The present invention is also directed to methods useful in applying protective coatings to the interior lining of metal containers suitable for contact with foodstuffs. For example, an exemplary cured coating composition of the present invention demonstrates adequate chemical and physical properties for use as a protective coating system on the interior of metal containers used in packaging foods and beverages. The present invention is further directed to a metal storage container for foodstuffs in which the BPA, BPF, BADGE and BFDGE-free multi-coat protective coating composition is applied to an interior surface of the container.

One aspect of the present invention provides a hardenable packaging coating composition comprising an under-coat composition containing a polyester (co)polymer and an under-coat cross-linker; and an over-coat composition containing a poly(vinyl chloride) (co)polymer dispersed in a substantially nonaqueous over-coat carrier liquid, an over-coat cross-linker, and a functional (meth)acrylic (co)polymer; wherein the packaging coating composition is substantially free of mobile BPA, BPF, BADGE and BFDGE. In a presently preferred embodiment, the over-coat composition is completely free of BPA, BPF, BADGE and BFDGE.

In certain presently preferred embodiments, the under-coat cross-linker and/or over-coat cross-linker contain two or more functional groups selected from hydroxyl, amino, vinyl and blocked-isocyanate. In additional presently preferred embodiments, the functional (meth)acrylic (co)polymer contains one or more functional groups selected from hydroxyl, carboxyl, and oxirane. In a particularly preferred embodiment, at least one of the under-coat and over-coat compositions contains at least one of a PVC stabilizer or a pigment.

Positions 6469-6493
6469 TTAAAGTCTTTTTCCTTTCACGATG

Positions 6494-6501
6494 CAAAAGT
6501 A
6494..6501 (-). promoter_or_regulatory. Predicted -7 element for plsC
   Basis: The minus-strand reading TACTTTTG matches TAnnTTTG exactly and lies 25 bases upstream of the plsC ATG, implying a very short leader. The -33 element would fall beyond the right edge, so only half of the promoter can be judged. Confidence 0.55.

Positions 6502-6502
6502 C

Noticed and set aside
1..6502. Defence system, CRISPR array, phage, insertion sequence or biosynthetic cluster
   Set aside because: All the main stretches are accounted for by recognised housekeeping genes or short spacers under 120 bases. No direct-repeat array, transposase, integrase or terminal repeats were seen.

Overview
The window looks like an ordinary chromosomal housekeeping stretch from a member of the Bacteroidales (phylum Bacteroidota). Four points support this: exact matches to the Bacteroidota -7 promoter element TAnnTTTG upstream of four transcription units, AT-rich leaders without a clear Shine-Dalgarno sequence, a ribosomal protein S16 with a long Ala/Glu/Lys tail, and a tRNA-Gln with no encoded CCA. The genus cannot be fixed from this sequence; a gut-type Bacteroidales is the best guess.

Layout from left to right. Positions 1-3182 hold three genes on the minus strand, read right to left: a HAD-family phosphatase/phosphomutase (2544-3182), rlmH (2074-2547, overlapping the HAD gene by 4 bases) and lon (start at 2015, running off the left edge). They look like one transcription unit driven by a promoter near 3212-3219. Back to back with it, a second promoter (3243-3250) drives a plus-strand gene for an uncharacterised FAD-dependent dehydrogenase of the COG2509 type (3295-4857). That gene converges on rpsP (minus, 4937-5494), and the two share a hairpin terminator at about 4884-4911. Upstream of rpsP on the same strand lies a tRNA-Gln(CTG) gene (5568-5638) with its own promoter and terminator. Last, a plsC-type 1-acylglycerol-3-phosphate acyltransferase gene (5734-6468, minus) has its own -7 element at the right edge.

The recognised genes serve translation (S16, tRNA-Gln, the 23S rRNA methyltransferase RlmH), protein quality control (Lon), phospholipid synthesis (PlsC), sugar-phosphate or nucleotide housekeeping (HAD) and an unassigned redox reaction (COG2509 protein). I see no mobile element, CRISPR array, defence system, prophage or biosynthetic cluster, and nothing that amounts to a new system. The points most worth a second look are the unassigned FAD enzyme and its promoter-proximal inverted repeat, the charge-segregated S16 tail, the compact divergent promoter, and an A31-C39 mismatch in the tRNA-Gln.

In another aspect, the present invention provides a method for coating a metal substrate with a hardenable multi-coat packaging composition wherein the hardened packaging composition is substantially free of mobile BPA, BPF, BADGE and BFDGE. The method includes the steps of applying an under-coat composition to a metal substrate, the under-coat composition containing a polyester (co)polymer and an under-coat cross-linker; applying an over-coat composition to the under-coated metal substrate, the over-coat composition containing a poly(vinyl chloride) (co)polymer dispersed in a substantially nonaqueous over-coat carrier liquid, an over-coat cross-linker and a functional (meth)acrylic (co)polymer; and curing the under-coat and over-coat compositions to provide a hardened film of the under-coat and over-coat composition on the metal substrate; wherein the hardened film is substantially free of mobile BPA, BPF, BADGE and BFDGE.